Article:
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NCJRS Abstract

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NCJ Number: 149220 Add to Shopping cart Find in a Library
Title: Family Abduction: How to Prevent an Abduction and What To Do If Your Child Is Abducted
Corporate Author: National Ctr for Missing and Exploited Children
United States of America
Date Published: 1994
Page Count: 116
Sponsoring Agency: National Ctr for Missing and Exploited Children
Alexandria, VA 22314-3175
National Institute of Justice/
Rockville, MD 20849
NCJRS Photocopy Services
Rockville, MD 20849-6000
Office of Juvenile Justice and Delinquency Prevention
Washington, DC 20531
Contract Number: 86-MC-CX-K003; 92-MC-CX-K001
Sale Source: National Institute of Justice/
NCJRS paper reproduction
Box 6000, Dept F
Rockville, MD 20849
United States of America

NCJRS Photocopy Services
Box 6000
Rockville, MD 20849-6000
United States of America

National Ctr for Missing and Exploited Children
Charles B. Wang InternationalChildren's Building
699 Prince Street
Alexandria, VA 22314-3175
United States of America
Document: PDF
Type: Citizen Involvement Material
Language: English
Country: United States of America
Annotation: This handbook informs parents and criminal justice professionals how to prevent family abduction and what to do if a child is abducted by a noncustodial parent or relative.
Abstract: The chapter on preventing an abduction explains how to set up satisfactory and legally enforceable custody and visitation agreements. Other preventive steps may require involving the police or prosecutor, teaching the child how to use the telephone, and notifying schools and daycare centers of custody arrangements. If a child has been abducted, the chapter on civil remedies presents a list of procedures to regain the child by working with family courts and other civil resources. The chapter on criminal remedies explains how to work with police and prosecutor by initiating a missing person's investigation. The following chapter lists numerous ways and resources through which the parent can help the investigation. Next, the process of legally recovering a child after it has been found is outlined. A chapter on international child abductions focuses on the special complications and resources if the child has been taken out of the United States. The final two chapters discuss the psychological issues involved in recovery and family reunification as well as the impact of abduction on children. A l ist of additional readings and numerous resources is appended.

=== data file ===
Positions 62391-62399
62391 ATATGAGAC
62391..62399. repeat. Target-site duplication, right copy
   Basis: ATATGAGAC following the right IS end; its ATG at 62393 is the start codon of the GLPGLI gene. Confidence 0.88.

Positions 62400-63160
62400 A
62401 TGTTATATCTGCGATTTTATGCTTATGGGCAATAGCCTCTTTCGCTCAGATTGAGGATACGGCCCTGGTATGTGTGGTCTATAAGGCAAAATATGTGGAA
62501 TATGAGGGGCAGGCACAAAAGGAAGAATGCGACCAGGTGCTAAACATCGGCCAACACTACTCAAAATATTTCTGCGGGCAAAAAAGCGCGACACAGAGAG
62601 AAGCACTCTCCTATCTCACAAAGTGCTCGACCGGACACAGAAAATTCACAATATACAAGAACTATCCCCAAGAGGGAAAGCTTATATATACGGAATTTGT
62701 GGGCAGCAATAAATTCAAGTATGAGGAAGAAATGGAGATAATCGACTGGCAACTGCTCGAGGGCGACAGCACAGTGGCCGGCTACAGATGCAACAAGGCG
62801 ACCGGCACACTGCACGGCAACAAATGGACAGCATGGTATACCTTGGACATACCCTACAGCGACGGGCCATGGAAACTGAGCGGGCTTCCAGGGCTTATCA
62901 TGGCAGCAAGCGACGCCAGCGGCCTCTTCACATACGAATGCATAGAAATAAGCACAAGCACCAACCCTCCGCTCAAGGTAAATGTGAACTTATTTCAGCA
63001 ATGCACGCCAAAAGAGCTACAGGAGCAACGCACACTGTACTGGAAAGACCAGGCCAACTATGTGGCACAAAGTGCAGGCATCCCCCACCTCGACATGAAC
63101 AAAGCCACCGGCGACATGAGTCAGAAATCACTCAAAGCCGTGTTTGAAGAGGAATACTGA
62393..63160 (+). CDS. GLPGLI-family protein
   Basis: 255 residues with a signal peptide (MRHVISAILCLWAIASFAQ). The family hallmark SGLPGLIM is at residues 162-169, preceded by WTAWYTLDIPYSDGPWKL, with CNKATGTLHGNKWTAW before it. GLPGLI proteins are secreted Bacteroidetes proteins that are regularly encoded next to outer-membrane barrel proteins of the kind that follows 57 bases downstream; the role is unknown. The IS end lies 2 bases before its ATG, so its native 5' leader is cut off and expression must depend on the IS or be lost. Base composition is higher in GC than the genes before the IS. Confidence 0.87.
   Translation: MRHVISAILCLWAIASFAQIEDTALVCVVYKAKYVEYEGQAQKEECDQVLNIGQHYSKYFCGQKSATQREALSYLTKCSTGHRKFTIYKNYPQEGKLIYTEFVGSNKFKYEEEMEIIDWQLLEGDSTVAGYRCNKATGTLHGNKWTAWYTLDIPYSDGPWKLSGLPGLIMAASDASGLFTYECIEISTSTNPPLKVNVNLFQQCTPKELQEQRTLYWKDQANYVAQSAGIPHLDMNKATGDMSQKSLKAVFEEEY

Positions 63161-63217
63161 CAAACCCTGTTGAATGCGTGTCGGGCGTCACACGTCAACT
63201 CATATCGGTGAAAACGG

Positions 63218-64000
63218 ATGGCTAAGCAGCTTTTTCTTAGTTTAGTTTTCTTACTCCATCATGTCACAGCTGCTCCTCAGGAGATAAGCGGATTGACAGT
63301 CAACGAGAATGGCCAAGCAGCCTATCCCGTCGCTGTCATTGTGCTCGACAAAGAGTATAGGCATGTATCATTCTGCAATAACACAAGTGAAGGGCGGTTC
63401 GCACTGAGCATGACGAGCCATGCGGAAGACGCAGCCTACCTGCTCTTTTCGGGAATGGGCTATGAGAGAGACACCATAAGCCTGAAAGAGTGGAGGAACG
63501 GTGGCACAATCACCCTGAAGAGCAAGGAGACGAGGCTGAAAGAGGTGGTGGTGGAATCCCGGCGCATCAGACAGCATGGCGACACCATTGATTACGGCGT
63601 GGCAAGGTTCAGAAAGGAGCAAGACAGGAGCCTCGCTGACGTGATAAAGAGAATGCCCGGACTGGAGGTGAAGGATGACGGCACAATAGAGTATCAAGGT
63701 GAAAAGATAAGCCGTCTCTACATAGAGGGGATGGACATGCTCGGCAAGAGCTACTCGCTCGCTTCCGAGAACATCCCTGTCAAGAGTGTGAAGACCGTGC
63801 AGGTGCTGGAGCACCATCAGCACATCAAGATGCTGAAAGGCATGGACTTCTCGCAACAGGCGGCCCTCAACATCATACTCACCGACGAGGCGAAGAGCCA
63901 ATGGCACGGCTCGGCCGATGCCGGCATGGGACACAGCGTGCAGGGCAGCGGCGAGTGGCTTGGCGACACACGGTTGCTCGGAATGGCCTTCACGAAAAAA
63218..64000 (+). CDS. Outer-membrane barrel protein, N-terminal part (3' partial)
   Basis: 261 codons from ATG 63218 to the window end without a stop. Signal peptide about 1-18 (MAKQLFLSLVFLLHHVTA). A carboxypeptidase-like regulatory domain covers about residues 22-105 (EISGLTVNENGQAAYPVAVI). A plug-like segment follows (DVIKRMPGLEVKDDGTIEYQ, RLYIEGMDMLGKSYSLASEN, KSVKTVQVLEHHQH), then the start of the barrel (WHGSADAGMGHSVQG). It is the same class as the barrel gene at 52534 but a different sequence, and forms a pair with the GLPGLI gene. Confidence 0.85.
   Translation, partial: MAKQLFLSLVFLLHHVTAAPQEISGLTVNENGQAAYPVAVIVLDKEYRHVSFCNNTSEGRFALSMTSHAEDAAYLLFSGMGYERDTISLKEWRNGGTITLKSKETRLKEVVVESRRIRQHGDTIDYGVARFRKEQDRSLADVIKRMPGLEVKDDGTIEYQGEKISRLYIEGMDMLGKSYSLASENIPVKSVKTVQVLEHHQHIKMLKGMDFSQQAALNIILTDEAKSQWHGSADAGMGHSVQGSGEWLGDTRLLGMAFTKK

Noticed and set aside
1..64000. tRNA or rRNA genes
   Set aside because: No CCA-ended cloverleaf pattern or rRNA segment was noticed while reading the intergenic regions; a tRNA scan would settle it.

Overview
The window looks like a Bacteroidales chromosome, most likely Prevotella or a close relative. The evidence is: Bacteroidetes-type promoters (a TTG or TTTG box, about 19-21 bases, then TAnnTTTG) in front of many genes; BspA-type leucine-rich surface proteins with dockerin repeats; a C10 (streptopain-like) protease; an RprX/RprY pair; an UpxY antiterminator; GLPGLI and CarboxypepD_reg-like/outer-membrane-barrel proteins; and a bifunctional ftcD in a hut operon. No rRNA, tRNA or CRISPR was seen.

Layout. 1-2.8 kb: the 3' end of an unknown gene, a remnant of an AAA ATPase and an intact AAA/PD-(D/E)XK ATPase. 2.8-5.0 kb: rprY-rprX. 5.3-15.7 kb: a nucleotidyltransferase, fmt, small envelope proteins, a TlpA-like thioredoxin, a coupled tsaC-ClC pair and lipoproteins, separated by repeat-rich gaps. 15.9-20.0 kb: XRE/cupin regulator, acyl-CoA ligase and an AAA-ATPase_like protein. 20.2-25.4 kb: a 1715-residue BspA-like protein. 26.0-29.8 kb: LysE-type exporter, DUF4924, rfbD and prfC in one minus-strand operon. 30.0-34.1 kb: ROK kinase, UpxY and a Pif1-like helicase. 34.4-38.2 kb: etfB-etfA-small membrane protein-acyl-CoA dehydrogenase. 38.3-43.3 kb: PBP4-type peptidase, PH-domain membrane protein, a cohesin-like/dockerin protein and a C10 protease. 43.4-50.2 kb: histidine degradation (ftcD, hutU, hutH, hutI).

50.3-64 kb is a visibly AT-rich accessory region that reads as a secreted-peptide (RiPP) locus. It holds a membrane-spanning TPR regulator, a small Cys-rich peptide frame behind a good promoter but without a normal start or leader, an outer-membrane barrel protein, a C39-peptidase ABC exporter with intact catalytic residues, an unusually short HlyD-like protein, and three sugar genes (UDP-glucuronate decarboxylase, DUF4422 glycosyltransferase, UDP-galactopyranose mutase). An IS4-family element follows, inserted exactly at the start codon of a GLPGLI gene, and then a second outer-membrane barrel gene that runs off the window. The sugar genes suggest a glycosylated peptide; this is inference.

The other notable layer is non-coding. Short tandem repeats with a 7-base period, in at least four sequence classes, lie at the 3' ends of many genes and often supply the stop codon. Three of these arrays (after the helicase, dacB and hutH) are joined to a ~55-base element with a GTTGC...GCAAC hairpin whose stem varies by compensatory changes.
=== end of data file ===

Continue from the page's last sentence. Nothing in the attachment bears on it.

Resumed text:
Main Term(s): Juveniles
Index Term(s): Child Abduction; Child custody; Kidnapping; Missing children
To cite this abstract, use the following link:
http://www.ncjrs.gov/App/publications/abstract.aspx?ID=149220

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